“Illegal Immigration Relief Act” Upheld

February 1, 2008

Valley Park, Missouri “Illegal Immigration Relief Act” Upheld

Water20tower Yesterday, U.S. District Judge E. Richard Webber entered summary judgment for the city of Valley Park, Missouri and upheld a local ordinance denying business licenses to employers who hire undocumented immigrants. Judge Webber rejected the argument of the American Civil Liberties Union and the Mexican American Legal Defense and Educational Fund challenging the ordinance. Here is the order. Download gray_13108.pdf Here is the city’s press release.

http://lawprofessors.typepad.com/immigration/2008/02/valley-park-mis.html

 http://www.standardspeaker.com/index.php?option=com_content&task=view&id=6730&Itemid=2

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  1. carpentersville2

    Some History,

    Kobach joins city’s fight for law restricting illegals
    Daily Record and the Kansas City Daily News-Press, Oct 27, 2006 by Allison Retka

    A Missouri city under attack for a controversial ordinance barring the hiring of or renting to illegal immigrants has begun its aggressive defense, including hiring big-name attorney in anti- illegal immigration circles from Kansas City

    Valley Park has also requested immunity for its mayor and eight aldermen – nine individuals the plaintiffs are eager to depose to ascertain their motivations for supporting the ordinance, first passed July 17.

    Kris Kobach, an attorney and law professor at the University of Missouri-Kansas City who has appeared on The O’Reilly Factor and other Fox News programs, joined the case last week.

    He said he was one of the architects of the longer, revised ordinance Valley Park adopted Sept. 26 after St. Louis County Circuit Court Judge Barbara Wallace granted a restraining order against enforcement of the local law. At the defense’s request, the matter has since been removed to the U.S. District Court Eastern District of Missouri.

    At the second county court hearing on the matter, plaintiffs’ attorney Kathy A. Wisniewski, of Bryan Cave, accused Valley Park of directly copying a similar immigration law passed in Hazelton, Pa.

    The similarity was no coincidence: Kobach also represents city officials in Hazelton in their defense of that immigration law.

    “Valley Park is one of the cities that’s trying to do the right thing and directly enforce the efforts of the federal government,” Kobach said. “It’s not surprising when the rule of law appears to be breaking down in immigration, the governing bodies that suffer the most are trying to do something about it – and it needs to be defended. That’s why I’m passionate about these efforts.”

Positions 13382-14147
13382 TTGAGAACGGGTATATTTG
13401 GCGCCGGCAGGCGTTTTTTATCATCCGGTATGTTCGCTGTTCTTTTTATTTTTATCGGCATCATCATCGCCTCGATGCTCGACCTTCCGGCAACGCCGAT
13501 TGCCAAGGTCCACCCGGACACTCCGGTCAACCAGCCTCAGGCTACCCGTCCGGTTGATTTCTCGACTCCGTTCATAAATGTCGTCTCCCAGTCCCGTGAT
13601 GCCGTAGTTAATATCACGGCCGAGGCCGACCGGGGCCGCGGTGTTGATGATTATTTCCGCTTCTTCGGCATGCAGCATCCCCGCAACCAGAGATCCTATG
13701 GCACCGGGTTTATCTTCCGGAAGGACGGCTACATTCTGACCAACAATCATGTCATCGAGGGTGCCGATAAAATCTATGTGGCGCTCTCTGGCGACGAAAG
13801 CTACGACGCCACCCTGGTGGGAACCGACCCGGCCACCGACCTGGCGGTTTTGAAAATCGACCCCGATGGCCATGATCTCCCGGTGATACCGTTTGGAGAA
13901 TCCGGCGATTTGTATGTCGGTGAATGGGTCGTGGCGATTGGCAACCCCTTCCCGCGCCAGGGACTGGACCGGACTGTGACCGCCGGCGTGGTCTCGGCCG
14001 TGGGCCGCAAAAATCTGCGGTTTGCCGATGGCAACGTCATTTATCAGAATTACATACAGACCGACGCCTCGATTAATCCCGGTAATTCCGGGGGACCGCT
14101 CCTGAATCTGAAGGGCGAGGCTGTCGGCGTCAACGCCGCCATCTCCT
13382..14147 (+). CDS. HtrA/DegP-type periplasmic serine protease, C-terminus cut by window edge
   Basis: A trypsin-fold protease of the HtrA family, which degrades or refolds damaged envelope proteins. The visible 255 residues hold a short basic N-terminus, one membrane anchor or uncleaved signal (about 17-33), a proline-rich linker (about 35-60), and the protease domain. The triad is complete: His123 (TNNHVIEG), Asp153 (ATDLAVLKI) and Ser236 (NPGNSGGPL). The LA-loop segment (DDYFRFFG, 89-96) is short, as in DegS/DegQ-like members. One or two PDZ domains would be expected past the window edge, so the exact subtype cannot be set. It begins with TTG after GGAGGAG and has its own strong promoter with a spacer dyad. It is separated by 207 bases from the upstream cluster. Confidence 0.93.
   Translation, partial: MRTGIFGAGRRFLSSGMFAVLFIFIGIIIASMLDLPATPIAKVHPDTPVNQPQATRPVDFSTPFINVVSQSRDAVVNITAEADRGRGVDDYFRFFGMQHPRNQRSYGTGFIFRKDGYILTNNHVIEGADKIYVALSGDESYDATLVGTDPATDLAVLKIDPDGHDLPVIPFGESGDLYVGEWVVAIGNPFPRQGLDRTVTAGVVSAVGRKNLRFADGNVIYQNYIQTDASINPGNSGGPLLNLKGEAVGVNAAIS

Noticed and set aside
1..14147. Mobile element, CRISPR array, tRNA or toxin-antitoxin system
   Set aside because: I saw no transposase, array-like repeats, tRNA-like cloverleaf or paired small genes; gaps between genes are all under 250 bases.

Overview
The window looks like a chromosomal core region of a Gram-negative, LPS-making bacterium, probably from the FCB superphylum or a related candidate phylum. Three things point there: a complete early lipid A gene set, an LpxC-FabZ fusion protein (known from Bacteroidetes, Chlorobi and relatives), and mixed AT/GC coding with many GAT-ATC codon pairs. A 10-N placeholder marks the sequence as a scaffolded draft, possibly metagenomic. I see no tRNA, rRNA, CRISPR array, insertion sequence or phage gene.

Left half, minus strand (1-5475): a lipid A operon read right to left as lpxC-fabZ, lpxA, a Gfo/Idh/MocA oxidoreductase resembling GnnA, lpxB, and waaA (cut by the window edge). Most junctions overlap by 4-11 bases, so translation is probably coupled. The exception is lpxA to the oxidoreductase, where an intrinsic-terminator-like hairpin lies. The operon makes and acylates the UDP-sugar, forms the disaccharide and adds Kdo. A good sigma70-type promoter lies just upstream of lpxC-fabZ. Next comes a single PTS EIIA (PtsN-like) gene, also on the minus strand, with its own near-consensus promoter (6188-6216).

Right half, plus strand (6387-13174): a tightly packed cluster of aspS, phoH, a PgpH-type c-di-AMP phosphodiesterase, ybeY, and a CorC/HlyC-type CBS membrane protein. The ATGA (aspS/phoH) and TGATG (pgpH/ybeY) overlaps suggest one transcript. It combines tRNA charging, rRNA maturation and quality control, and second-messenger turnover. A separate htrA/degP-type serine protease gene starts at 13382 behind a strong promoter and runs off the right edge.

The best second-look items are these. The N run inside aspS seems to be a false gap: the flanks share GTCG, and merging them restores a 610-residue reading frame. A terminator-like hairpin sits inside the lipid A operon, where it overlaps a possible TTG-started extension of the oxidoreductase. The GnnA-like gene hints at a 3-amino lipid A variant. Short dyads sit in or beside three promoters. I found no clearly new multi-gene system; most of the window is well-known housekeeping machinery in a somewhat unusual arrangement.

Kobach said he got in touch with Valley Park city attorney Eric Martin shortly after Wallace granted the injunction.

    In addition to the Hazleton case, the law professor also helped draft an immigration ordinance for a city in Utah and is advancing a lawsuit against the Kansas Board of Regents for offering in-state tuition rates to illegal immigrants.

    Kobach said while working under former Attorney General John Ashcroft as an immigration adviser, he saw firsthand the difficulties of enforcing federal immigration laws.

    “Those difficulties are multiplied many times over by legal interests who are out in the courts actively undermining any effort to restore the rule of law,” he said. “This is a really important cause for our nation.”

    A third attorney, Lou Leonatti, also joined the case as counsel for Valley Park.

    Leonatti, the city counselor for Mexico, Mo., described Kobach as “the gentleman most knowledgeable about the constitutional and legal issues involved.”

    “I know there’s a lot of interest in the issue,” he said. “We decided we needed to have the guy who knows the most about it.”

    Leonatti said he was handling federal filings related to the attempted deposition of Valley Park Mayor Jeffery Whitteaker and the city’s eight aldermen.

    In an Oct. 17 interview, Saint Louis University law professor and plaintiffs’ attorney John Ammann expressed concern for Valley Park’s attempts to dodge the deposition of its city officials.

    “We’re puzzled as to why elected officials don’t want to discuss the meaning of their vote or the purpose of the law the adopted,” he said.

    In recent filings, Valley Park asserts that the strict separation of the judiciary and legislature protects local legislators from testifying about political beliefs that may have motivated their decisions.

    “It is abundantly clear that when a legislator debates proposed legislation, votes legislation, contemplates how to vote on proposed legislation, the thoughts, ideas and motives of the legislator cannot be questioned, he cannot be sued and he has no liability,” the city said in a filing.

    On Wednesday, Valley Park also filed a motion to dismiss all eight aldermen from the suit on the grounds the city’s Board of Aldermen does not enforce the immigration ordinance.

    According to court documents, the depositions of Whitteaker and the eight aldermen are still scheduled for Nov. 6 to 8.

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